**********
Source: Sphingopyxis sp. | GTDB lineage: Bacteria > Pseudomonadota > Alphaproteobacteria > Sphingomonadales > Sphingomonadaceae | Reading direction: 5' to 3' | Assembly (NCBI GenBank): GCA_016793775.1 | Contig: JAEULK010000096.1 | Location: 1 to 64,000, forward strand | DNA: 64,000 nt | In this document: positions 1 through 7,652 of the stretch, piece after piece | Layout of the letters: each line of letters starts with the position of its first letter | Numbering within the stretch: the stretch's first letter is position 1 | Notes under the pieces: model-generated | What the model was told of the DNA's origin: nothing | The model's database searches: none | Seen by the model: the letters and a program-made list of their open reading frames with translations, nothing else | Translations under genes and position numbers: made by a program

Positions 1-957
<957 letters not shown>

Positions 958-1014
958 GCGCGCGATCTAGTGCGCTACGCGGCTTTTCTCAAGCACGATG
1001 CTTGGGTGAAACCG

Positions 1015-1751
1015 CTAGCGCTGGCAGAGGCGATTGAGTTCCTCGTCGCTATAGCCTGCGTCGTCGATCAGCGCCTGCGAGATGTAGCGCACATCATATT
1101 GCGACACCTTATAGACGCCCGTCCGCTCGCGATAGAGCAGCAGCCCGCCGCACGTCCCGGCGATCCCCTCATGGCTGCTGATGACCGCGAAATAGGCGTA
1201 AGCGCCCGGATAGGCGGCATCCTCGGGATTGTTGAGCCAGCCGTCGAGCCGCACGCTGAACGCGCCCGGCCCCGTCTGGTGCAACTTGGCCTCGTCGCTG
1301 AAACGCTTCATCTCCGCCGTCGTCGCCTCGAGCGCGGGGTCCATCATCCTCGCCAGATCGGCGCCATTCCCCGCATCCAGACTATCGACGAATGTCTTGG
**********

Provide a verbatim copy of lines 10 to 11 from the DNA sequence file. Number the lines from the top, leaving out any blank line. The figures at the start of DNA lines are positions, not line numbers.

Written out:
1201 AGCGCCCGGATAGGCGGCATCCTCGGGATTGTTGAGCCAGCCGTCGAGCCGCACGCTGAACGCGCCCGGCCCCGTCTGGTGCAACTTGGCCTCGTCGCTG
1301 AAACGCTTCATCTCCGCCGTCGTCGCCTCGAGCGCGGGGTCCATCATCCTCGCCAGATCGGCGCCATTCCCCGCATCCAGACTATCGACGAATGTCTTGG